Dr Thi Bao Trang Nguyen
This project investigates the difficulties Vietnamese returnees encounter in doing research in their work contexts and identifies differences between low and high output returnees and initiatives.
Partnering Australian Institution: Macquarie University
Project Title: Developing a context-specific research-conducive model that integrates the cultivation of a research environment with facilitating research and enhancing research output for Vietnamese returnees
Dr. Thi Bao Trang Nguyen's project investigates the difficulties Vietnamese returnees encounter in doing research in their work contexts and identifies differences between low and high output returnees and initiatives that address their needs.
Applied for fellowship:
"This fellowship is a rare opportunity for female researchers like me to conduct quality research with impact that would otherwise be impossible, preparing me to step into the wider research world with new knowledge and skills, and greater confidence, and to continue to grow as an independent researcher."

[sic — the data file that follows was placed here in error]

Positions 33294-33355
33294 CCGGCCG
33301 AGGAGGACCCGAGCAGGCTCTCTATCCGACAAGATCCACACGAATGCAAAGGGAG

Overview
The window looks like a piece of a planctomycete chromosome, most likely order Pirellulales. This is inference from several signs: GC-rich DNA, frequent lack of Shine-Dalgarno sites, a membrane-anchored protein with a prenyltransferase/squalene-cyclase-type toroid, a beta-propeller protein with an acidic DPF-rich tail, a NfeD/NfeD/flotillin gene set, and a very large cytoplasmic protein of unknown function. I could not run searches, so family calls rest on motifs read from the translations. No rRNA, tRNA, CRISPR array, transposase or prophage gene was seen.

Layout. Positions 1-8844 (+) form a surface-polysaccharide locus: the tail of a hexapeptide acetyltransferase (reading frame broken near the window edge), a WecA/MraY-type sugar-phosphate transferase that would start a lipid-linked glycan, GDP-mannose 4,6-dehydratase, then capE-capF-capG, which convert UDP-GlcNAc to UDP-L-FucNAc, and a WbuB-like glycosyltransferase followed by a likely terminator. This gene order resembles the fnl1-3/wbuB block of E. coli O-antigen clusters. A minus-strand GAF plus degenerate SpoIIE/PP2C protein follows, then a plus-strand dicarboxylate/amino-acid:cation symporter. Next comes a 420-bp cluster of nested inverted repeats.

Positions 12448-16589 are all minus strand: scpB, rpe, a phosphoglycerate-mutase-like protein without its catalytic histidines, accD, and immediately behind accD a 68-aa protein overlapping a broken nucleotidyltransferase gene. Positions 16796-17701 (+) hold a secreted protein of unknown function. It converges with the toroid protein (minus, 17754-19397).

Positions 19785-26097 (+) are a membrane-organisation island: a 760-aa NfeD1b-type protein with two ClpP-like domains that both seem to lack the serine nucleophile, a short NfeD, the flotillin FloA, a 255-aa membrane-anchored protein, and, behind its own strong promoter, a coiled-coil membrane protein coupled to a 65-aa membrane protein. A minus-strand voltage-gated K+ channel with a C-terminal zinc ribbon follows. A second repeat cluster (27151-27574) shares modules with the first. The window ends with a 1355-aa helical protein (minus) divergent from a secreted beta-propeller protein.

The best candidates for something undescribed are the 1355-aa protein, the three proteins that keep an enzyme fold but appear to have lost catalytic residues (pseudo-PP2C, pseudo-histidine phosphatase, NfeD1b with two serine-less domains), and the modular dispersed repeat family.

Trang is now a lecturer at the Department of English, Hue University of Foreign Languages, Vietnam. She worked as an English teacher at Quoc Hoc Hue High School for Gifted Students for many years. She was awarded an AusAID Scholarship to pursue Master studies in Applied Linguistics at the University of Queensland, Australia (2001) and an NZAID scholarship to undertake PhD research on task-based language teaching and learning at Victoria University, Wellington (VUW), New Zealand (2010). Upon completing her PhD research, she was honored to receive a Thesis Completion Award by VUW and an English-speaking Union Award for Teachers of English by the Commonwealth through VUW (2014). Recently, she won a prestigious Endeavour post-doctoral research fellowship to conduct research on how Vietnamese international students cope with universities in Sydney (May-November, 2016). Her proposed Australia-APEC research on Vietnamese returnees is a natural and necessary follow-up on her recent research in Australia.